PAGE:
Colombian Government Creates Obstacle to Hostage Release
News from Colombia |
on: Monday, 22 December 2008
The Colombian Government has responded to yesterday's announcement that the FARC guerrilla group are to free six hostages by announcing that they will not permit any foreign involvement in the release. It is unknown if such a move will sabotage the initiative, though five previous releases in January and February this year were all brokered by Colombian civil society leaders with international support – most notably from President Hugo Chavez of Venezuela.
The FARC announced that they would release six hostages after an exchange of correspondence with civil society coalition 'Colombians for Peace' which is led by Liberal Party Senator Piedad Cordoba. However, in comments today, Colombian President Alvaro Uribe, rather than welcoming the move, appeared to pre-empt suggestions from Senator Cordoba that international mediators could help secure the releases.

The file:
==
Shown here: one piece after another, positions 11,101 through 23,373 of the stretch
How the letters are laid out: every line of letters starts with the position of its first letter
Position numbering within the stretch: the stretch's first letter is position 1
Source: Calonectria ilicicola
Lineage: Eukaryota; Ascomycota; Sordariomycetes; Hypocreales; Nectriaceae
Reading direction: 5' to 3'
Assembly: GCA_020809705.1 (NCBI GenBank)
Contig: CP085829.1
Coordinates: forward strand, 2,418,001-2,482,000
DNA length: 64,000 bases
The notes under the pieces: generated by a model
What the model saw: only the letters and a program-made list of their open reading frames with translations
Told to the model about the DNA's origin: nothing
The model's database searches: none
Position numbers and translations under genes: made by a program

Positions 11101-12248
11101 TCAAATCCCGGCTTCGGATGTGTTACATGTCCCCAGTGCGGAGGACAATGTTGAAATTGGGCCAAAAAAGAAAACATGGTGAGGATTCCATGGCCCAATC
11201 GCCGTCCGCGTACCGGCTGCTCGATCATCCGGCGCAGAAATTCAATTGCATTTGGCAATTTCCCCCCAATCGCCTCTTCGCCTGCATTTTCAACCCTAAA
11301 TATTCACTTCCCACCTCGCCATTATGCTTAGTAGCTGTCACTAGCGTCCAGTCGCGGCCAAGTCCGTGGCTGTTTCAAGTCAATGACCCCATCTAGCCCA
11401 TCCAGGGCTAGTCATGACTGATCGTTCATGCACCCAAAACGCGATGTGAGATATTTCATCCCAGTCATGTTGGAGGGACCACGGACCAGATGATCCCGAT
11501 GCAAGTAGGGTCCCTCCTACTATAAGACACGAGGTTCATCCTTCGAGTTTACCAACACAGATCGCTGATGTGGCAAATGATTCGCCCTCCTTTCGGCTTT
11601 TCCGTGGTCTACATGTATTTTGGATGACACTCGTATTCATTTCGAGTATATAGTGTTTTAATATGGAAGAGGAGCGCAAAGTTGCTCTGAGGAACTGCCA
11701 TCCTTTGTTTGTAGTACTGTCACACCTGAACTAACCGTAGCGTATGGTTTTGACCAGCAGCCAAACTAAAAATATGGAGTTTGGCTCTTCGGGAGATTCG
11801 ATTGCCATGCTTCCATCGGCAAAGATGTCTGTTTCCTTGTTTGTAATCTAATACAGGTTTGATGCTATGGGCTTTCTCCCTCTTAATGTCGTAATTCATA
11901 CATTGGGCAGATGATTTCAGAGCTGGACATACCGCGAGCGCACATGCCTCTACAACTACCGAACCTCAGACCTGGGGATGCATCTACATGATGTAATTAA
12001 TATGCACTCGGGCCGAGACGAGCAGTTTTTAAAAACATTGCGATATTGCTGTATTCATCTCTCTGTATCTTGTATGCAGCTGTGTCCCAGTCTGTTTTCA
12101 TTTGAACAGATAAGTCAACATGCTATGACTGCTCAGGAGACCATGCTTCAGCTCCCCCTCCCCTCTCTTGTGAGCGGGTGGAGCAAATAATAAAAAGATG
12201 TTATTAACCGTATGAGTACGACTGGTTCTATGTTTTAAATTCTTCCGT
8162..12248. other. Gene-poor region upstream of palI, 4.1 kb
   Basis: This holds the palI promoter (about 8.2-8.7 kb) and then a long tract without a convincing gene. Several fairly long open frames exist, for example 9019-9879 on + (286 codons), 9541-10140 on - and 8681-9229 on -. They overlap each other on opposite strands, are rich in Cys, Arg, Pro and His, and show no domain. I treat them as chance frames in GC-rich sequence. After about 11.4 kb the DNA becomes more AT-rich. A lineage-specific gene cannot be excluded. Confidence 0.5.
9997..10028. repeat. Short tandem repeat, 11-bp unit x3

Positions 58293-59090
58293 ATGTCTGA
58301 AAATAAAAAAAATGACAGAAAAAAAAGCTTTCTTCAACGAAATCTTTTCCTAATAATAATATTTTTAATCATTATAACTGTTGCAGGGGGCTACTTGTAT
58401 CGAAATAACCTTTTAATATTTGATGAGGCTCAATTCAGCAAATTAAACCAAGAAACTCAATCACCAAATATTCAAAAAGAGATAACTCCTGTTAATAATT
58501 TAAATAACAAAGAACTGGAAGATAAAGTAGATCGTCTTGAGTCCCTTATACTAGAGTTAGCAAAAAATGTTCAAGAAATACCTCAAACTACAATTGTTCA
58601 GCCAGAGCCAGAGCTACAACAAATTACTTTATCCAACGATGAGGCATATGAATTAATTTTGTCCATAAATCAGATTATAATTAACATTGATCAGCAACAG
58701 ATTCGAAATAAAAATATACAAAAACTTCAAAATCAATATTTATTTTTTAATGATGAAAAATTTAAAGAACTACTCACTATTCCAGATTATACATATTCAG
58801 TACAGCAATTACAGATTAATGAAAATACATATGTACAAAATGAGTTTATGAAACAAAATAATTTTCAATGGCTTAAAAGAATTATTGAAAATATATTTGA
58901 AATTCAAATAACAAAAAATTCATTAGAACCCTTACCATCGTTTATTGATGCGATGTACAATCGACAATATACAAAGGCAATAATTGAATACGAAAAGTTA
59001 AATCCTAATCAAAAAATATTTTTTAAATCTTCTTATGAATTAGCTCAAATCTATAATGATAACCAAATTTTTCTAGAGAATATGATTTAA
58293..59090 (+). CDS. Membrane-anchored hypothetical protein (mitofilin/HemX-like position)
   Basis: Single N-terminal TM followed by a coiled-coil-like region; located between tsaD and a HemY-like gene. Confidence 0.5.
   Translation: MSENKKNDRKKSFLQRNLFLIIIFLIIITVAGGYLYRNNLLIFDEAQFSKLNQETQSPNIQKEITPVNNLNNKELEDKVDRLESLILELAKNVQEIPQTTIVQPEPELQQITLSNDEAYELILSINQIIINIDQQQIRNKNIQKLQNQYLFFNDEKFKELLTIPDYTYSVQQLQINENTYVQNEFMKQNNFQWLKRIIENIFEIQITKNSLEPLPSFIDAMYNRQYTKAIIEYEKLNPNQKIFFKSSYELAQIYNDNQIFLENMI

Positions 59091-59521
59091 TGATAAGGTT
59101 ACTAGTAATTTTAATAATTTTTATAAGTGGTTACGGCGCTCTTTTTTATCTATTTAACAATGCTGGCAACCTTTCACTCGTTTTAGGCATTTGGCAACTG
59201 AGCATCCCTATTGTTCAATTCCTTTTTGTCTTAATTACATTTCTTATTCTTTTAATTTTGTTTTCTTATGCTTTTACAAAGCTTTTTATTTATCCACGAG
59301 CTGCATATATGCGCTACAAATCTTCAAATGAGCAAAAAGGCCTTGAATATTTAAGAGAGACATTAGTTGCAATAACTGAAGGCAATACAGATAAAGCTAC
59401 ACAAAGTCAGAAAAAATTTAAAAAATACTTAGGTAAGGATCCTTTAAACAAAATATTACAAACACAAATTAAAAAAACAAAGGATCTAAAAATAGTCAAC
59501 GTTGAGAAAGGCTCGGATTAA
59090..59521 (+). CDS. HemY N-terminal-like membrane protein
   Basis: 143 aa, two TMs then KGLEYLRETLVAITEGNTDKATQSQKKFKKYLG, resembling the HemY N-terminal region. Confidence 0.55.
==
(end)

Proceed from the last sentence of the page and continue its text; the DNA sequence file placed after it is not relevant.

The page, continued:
"The government will not permit our foreign relations to be put at risk by involving personalities from the international community," Uribe said before claiming that international involvement would allow the guerrillas to put on a "show".
His comments appeared to be directed at President Chavez who Uribe abruptly fired from his mediation role in February this year after Chavez and Cordoba had negotiated the release of five politicians being held hostage by the guerrillas. Senator Cordoba responded to Uribe's negative comments by saying that she was confident that the proposed release would still go ahead sometime next month though exact details were still not clear.